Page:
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Chronicle of the Imperial Restoration (Kōkoku isshin kenbunshi)

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Chronicle of the Imperial Restoration (Kōkoku isshin kenbunshi)

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Tsukioka Yoshitoshi (Japanese, 1839–1892)
Meiji period (1868–1912)

The year 1868 was a turning point in the history of the Japan. Assimilation of western models influenced almost all spheres of life, and of course, art. During the first two decades of the Meiji period (1868-1912). The changes that took place since the Meiji Restoration were swift. The world of ukiyo-e, the traditional Japanese woodblock printing mirrored these new trends. In this first period, artists such as Hiroshige III used the traditional techniques of the ukiyo-e to mainly represent modernization and life in the big cities. We see new architecture, load carts, carriages and street trolleys drawn by horses, aerostatic balloons, steamships, and Japanese people in western fashion clothes. A new trend within the ukiyo-e that began to integrate new elements of western aesthetics to Japanese printing along with the rise in nostalgia, when fresh and delicate women were painted by artists like Utamaro and Kiyonaga.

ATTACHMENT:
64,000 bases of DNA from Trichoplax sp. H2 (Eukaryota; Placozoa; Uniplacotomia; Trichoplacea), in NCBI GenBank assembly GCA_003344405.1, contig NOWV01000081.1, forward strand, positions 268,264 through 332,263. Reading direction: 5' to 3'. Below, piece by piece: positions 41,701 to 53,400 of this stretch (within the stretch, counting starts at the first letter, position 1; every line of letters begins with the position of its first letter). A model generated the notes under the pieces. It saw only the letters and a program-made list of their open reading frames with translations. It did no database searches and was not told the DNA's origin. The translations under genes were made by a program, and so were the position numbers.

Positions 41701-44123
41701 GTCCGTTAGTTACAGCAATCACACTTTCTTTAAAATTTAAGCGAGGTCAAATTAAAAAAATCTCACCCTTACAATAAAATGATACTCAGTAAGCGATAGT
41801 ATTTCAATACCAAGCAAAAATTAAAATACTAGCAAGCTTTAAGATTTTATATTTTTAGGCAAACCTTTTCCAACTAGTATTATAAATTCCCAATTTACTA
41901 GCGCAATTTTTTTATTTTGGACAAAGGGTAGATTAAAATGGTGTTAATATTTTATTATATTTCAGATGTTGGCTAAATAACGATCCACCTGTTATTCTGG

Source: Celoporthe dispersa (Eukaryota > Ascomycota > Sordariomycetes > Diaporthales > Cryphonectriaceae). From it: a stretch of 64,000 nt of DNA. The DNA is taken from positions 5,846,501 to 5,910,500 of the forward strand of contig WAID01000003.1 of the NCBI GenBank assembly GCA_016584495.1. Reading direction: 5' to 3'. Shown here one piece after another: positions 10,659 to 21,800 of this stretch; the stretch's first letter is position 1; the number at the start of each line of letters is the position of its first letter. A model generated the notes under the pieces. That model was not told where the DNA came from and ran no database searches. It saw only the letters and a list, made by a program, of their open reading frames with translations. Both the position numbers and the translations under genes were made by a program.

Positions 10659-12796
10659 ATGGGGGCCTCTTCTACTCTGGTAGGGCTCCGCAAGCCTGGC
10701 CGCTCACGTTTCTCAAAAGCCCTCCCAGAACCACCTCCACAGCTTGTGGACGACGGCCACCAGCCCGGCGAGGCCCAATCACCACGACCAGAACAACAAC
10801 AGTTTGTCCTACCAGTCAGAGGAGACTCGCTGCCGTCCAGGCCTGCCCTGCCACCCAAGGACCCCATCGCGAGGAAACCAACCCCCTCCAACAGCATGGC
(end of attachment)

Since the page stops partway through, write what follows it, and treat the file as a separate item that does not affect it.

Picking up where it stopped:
Tsukioka Yoshitoshi (Japanese: 月岡 芳年; also named Taiso Yoshitoshi 大蘇 芳年; 30 April 1839 – 9 June 1892) is widely recognized as the last great master of the ukiyo-e genre of woodblock printing and painting. He is also regarded as one of the form's greatest innovators. His career spanned two eras – the last years of Edo period Japan, and the first years of modern Japan following the Meiji Restoration. Like many Japanese, Yoshitoshi was interested in new things from the rest of the world, but over time he became increasingly concerned with the loss of many aspects of traditional Japanese culture, among them traditional woodblock printing.

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1876
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Metropolitan Museum of Art
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Public Domain Dedication (CC0)

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